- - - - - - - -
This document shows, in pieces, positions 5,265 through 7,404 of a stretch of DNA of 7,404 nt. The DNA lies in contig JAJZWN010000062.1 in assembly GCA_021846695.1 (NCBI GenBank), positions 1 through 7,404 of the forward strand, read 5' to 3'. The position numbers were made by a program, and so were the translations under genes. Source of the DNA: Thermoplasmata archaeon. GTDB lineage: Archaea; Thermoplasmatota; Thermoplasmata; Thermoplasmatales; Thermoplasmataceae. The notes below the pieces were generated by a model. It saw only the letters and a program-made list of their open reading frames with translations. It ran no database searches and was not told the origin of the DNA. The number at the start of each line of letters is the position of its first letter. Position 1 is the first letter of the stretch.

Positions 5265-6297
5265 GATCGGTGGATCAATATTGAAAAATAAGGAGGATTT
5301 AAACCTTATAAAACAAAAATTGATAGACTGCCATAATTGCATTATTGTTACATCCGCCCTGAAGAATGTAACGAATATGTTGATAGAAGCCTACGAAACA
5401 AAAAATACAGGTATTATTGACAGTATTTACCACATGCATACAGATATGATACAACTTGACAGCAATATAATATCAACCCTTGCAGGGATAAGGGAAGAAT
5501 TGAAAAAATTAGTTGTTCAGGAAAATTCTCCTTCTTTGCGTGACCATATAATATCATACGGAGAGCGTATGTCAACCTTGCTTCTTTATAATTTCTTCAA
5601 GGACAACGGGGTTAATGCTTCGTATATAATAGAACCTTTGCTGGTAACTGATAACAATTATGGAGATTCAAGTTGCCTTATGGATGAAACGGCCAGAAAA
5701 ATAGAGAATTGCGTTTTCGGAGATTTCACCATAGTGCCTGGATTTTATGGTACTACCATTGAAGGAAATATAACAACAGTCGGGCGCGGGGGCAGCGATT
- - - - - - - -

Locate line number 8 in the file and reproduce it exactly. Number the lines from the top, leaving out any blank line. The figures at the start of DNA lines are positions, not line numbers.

5701 ATAGAGAATTGCGTTTTCGGAGATTTCACCATAGTGCCTGGATTTTATGGTACTACCATTGAAGGAAATATAACAACAGTCGGGCGCGGGGGCAGCGATT